The individual in biology and psychology

In V. Harcastle (ed.), Where Biology Meets Psychology. pp. 355--374 (1999)
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Abstract

Individual organisms are obvious enough kinds of things to have been taken for granted as the entities that have many commonly attributed biological and psychological properties, both in common sense and in science. The sorts of morphological properties used by the folk to categorize individual animals and plants into common sense kinds (that's a dog; that's a rose), as well as the properties that feature as parts of phenotypes, are properties of individual organisms. And psychological properties, such as believing that taxes are too low, and remembering the last seven digits you read in the phone book, are likewise properties of individual organisms.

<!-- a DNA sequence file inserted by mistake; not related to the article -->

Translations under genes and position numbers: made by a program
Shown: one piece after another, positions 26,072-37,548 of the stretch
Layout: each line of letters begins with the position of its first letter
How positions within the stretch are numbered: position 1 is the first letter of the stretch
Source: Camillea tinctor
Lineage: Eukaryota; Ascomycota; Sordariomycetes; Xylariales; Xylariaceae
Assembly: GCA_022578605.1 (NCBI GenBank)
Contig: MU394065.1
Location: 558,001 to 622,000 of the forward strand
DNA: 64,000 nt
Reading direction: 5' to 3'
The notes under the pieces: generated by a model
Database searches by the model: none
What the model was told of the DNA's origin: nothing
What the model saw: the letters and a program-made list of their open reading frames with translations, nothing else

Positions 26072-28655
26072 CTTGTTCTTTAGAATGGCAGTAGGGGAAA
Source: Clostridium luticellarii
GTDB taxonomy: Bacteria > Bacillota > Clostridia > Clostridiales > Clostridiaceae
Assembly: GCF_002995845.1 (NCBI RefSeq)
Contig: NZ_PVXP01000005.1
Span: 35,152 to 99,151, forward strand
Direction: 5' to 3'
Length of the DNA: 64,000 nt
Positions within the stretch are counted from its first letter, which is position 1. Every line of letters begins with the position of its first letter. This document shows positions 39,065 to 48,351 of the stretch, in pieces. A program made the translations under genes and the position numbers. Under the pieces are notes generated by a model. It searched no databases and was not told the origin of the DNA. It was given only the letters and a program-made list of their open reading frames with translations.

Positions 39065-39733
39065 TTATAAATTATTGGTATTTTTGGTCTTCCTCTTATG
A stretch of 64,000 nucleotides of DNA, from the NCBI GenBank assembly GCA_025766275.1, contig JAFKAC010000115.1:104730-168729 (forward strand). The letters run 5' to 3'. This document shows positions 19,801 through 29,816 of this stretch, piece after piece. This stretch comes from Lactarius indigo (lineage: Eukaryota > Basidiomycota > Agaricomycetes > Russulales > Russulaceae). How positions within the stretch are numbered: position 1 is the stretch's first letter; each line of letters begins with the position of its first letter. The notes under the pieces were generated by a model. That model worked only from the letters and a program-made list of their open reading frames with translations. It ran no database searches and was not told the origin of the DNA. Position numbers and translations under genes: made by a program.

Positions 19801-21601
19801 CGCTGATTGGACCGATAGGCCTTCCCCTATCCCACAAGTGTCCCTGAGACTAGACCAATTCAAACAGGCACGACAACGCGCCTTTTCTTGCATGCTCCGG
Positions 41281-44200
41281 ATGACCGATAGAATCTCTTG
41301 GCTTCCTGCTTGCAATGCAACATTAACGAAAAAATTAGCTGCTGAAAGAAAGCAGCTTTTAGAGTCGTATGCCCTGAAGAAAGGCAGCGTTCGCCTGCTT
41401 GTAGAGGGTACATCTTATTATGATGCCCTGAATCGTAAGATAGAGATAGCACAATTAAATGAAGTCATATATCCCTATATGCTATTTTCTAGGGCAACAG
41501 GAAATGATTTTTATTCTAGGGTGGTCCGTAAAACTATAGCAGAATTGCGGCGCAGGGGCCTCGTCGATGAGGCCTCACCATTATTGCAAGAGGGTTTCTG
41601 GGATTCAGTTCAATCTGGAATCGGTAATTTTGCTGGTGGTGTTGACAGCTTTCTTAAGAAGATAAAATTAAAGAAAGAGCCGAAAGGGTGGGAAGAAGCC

Author's Profile

Robert A. Wilson
University of Western Australia

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